Histone H3 Ser10 phosphorylation-independent function of Snf1 and Reg1 proteins rescues a gcn5- mutant in HIS3 expression

401 BCH Building, Department of Biochemistry and Molecular Biology, Michigan State University, East Lansing, MI 48824. .
Molecular and Cellular Biology (Impact Factor: 4.78). 01/2006; 25(23):10566-79. DOI: 10.1128/MCB.25.23.10566-10579.2005
Source: PubMed


Gcn5 protein is a prototypical histone acetyltransferase that controls transcription of multiple yeast genes. To identify
molecular functions that act downstream of or in parallel with Gcn5 protein, we screened for suppressors that rescue the transcriptional
defects of HIS3 caused by a catalytically inactive mutant Gcn5, the E173H mutant. One bypass of Gcn5 requirement gene (BGR) suppressor was mapped to the REG1 locus that encodes a semidominant mutant truncated after amino acid 740. Reg1(1-740) protein does not rescue the complete
knockout of GCN5, nor does it suppress other gcn5− defects, including the inability to utilize nonglucose carbon sources. Reg1(1-740) enhances HIS3 transcription while HIS3 promoter remains hypoacetylated, indicating that a noncatalytic function of Gcn5 is targeted by this suppressor protein.
Reg1 protein is a major regulator of Snf1 kinase that phosphorylates Ser10 of histone H3. However, whereas Snf1 protein is
important for HIS3 expression, replacing Ser10 of H3 with alanine or glutamate neither attenuates nor augments the BGR phenotypes. Overproduction of Snf1 protein also preferentially rescues the E173H allele. Biochemically, both Snf1 and Reg1(1-740)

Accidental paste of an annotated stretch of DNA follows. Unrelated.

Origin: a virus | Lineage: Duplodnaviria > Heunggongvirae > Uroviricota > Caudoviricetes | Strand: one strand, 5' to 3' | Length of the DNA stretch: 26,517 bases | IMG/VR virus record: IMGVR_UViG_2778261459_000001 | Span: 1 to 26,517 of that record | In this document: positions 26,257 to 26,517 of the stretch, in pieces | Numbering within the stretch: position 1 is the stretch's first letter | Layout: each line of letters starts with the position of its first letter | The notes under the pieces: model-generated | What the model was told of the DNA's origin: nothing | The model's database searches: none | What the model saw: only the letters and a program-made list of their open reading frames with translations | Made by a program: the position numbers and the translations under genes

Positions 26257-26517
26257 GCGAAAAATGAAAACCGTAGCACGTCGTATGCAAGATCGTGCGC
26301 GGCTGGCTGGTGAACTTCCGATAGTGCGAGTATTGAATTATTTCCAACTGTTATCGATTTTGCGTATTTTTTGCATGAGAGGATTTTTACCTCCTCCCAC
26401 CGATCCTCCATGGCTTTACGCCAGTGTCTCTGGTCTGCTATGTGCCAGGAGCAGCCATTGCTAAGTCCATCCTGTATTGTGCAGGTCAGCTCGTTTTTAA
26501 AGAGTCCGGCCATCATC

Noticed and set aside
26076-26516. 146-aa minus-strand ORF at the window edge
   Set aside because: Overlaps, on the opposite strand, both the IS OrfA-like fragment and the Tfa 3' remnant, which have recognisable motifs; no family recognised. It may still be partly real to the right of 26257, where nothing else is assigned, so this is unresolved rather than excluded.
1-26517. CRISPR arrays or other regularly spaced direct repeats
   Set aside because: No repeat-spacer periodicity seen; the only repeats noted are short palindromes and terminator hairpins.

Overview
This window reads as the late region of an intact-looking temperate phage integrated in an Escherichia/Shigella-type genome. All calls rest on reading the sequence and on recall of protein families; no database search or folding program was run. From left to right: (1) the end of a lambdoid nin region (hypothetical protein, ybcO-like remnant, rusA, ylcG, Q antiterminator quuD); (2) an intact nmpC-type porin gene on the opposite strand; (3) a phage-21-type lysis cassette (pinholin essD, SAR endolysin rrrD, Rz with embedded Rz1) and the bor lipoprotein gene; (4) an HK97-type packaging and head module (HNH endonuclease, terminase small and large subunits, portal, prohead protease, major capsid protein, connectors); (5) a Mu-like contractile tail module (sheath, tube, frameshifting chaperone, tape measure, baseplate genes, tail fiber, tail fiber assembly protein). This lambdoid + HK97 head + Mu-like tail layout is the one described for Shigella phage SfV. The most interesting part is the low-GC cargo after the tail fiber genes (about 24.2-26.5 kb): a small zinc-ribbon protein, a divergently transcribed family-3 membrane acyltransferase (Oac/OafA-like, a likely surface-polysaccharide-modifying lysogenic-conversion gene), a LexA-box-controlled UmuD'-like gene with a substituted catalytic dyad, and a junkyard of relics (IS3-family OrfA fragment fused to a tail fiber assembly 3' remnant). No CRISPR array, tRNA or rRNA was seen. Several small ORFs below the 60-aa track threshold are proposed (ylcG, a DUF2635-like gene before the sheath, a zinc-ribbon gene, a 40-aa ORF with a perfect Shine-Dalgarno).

proteins copurify with Gcn5 protein. Snf1 can phosphorylate recombinant Gcn5 in vitro. Together, these data suggest that Reg1
and Snf1 proteins function in an H3 phosphorylation-independent pathway that also involves a noncatalytic role played by Gcn5

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    • "Surprisingly, pre-IL-1α significantly rescued growth defects of the snf1-108 strain but not the snf1Δ mutant strain on glycerol agar plates containing 3-AT. These results provide another evidence supporting our structural model, and because of the known role of Snf1 and SAGA complex in the regulation of transcription initiation at HIS3 promoter [48], [52], point to the possibility of a competition between pre-IL-1α and Snf1/AMPK for the same binding sites in HAT complexes (Figure 4). "
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    • "Chromatin decompaction and access to specific genomic loci are controlled by post-translational histone modifications, which occur in a dynamic, cell-specific manner in response to external stimuli and affect histone-DNA linkage (16,17). The main post-translational histone modifications described so far include acetylation of histone H3 Lys9 and Lys14, and acetylation of histone H4 Lys5 (18,19) by histone acetyltransferases. In contrast, histone deacetylases (HDACs) catalyze deacetylation. "
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    • "This interaction may also play a direct role to regulate the Gcn5's HAT activity, thus contributing to the establishment or maintenance of active chromatin. Intriguingly, several studies have also implicated that Gcn5 preferentially acetylate histone H3 that is phosphorylated at S10 [76] [77] [78] [79] [80] [81], suggesting the role of histone H3 phosphorylation on SAGA's HAT activity. Together, these studies demonstrate that the interaction of SAGA with activator drives its recruitment, and subsequently, histone covalent modification leads to its stabilization onto the promoter. "
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